US President Joe Biden said during an event at the White House, six months after the launch of the most powerful space telescope ever made, that the first color science image from the James Webb Telescope marks a “historic” day.
this picture “The deepest and clearest infrared image of the universe everthe US space agency highlighted.
Light is divided into different wavelengths, including infrared, which, unlike James Webb, designed for this purpose, the human eye cannot perceive.
The released image shows thousands of galaxies, but “a grain of sand on the tip of a finger and the arm stuck,” according to the analogy given by NASA Administrator Bill Nelson, who referred to the depicted space as “a small part of the universe.”
The moment captured and released now points to the galaxy cluster SMACS 0723, whose presence in the foreground magnifies and distorts the light of objects behind them, allowing deep-field views of very distant galaxy clusters, an effect called a gravitational lensing.
Launched into space on December 25, 2021, the James Webb Space Telescope has traveled to orbit 1.5 million kilometers from Earth and is now beginning to collect images of distant places in the universe, after a complex process of instrument calibration, and mirror alignment.
The first color images and spectra obtained by the James Webb Space Telescope indicate five cosmic objects, including one of the largest and brightest nebulae and a giant planet outside the solar system, as explained by the European Space Agency (ESA) on July 8. The largest and most powerful space telescope has been in orbit since January.
The unveiling of the images marks the beginning of James Webb’s science operations, which bring together the cooperation of the European Space Agency (ESA) and North America (NASA), the project leader, and their Canadian counterparts (CSA).
The images and spectra were selected by a panel of representatives from NASA, the European Space Agency, the Canadian Space Agency and the Space Telescope Science Institute, the telescope science operations center, in the United States.
One of the cosmic objects captured by James Webb is the Carina Nebula, one of the largest and brightest nebulae in the sky, located about 7,600 light-years from Earth in the constellation Carina.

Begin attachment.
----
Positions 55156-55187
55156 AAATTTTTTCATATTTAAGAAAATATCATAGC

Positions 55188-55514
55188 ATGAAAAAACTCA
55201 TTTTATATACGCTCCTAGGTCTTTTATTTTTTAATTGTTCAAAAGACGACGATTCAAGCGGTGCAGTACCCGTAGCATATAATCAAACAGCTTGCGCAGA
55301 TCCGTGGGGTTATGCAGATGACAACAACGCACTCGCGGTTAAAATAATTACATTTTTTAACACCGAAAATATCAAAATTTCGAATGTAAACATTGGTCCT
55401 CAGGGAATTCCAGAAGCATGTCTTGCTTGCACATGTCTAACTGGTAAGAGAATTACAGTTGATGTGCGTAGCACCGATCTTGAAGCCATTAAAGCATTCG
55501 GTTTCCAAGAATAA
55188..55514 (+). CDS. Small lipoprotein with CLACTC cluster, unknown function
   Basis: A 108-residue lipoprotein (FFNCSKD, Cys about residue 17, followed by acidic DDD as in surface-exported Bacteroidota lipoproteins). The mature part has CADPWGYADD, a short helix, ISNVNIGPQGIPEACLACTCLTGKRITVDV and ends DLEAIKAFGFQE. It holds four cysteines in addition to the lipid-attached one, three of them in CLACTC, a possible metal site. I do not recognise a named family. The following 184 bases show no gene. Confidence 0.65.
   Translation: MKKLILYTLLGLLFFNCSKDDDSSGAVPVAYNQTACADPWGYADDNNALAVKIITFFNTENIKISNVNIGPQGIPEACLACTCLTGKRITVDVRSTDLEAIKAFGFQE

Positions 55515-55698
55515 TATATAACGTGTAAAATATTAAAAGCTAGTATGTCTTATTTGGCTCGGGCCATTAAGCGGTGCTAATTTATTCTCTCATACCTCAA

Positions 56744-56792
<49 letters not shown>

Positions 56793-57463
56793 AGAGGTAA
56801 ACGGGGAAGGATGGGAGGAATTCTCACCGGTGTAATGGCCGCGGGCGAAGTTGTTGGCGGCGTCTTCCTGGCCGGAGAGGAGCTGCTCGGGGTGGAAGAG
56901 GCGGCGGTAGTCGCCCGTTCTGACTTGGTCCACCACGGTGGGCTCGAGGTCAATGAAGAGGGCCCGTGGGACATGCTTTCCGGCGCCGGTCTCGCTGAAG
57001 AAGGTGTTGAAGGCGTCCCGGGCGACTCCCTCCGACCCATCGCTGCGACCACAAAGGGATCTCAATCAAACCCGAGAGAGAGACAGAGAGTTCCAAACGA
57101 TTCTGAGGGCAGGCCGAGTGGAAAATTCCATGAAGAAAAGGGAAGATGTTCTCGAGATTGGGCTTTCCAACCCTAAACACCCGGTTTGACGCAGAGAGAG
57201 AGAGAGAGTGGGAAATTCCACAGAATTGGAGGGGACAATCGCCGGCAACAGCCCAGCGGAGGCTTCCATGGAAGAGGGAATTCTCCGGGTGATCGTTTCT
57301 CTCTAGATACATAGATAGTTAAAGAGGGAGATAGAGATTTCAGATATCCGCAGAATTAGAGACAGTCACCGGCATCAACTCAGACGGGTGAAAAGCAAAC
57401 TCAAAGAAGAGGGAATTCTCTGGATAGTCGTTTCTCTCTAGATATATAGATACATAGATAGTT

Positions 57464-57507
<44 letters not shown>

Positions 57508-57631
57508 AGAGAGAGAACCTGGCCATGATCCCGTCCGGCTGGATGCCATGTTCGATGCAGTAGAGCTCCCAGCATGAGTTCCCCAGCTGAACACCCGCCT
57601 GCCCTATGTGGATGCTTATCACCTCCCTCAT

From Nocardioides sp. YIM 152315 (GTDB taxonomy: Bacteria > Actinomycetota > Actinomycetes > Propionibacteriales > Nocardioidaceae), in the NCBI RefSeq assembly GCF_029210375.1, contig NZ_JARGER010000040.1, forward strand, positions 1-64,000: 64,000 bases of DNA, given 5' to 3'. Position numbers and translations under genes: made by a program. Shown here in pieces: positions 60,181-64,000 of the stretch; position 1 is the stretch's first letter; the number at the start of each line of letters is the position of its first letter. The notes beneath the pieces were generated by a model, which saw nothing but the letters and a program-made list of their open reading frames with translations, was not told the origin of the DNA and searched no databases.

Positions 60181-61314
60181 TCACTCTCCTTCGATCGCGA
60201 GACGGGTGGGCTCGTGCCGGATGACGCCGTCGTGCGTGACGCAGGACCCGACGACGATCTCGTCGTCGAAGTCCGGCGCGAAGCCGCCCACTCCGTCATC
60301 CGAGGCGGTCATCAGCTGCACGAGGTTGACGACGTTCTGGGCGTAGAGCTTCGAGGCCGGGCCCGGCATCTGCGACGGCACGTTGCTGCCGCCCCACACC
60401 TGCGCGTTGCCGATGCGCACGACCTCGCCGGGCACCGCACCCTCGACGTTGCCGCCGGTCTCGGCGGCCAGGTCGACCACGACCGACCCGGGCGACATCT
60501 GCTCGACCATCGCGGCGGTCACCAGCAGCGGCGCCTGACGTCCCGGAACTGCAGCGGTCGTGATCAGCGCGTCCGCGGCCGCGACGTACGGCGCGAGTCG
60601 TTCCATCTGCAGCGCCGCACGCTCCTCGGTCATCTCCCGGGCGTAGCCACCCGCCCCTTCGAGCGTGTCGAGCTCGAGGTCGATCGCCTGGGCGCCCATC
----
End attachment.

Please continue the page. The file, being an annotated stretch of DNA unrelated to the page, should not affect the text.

The Carina Nebula is home to many stars whose masses are several times the mass of the Sun.
From the planet WASP-96b, discovered in 2014, its spectrum will be revealed. It is a giant planet outside the solar system, made up mainly of gas and located about 1,150 light-years from Earth. It orbits its star every 3.4 days.
James Webb’s “target” list also includes the Stefan Pentagram, a group of five galaxies located 290 million light-years from Earth, in the constellation Pegasus, the Southern Ring Nebula, a cloud of gas surrounding a dying star, and the celestial body SMACS 0723, where “inflated clusters of Large foreground galaxies distort light from objects behind them, allowing deep-field views of very distant galaxy clusters.”
The James Webb Telescope is named after a former NASA official and was sent into space on December 25, after successive delays, in a European-made rocket. It is located in an orbit of 1.5 million kilometers from Earth.
Before the telescope could begin its science work, it spent a six-month period dedicated to calibrating its instruments in space and aligning its mirrors.
Portuguese astronomer Catarina Alves de Oliveira, who works at the European Space Agency’s Science Operations Center, in Spain, is responsible for calibrating one of James Webb’s four instruments, and is involved in the campaign to prepare observations for scientific purposes.
Several Portuguese scientists are involved in research projects that involve observing time with a telescope.
Astronomers with James Webb hope to obtain more data on the early days of the universe, including the birth of the first galaxies and stars, but also on the formation of planets.
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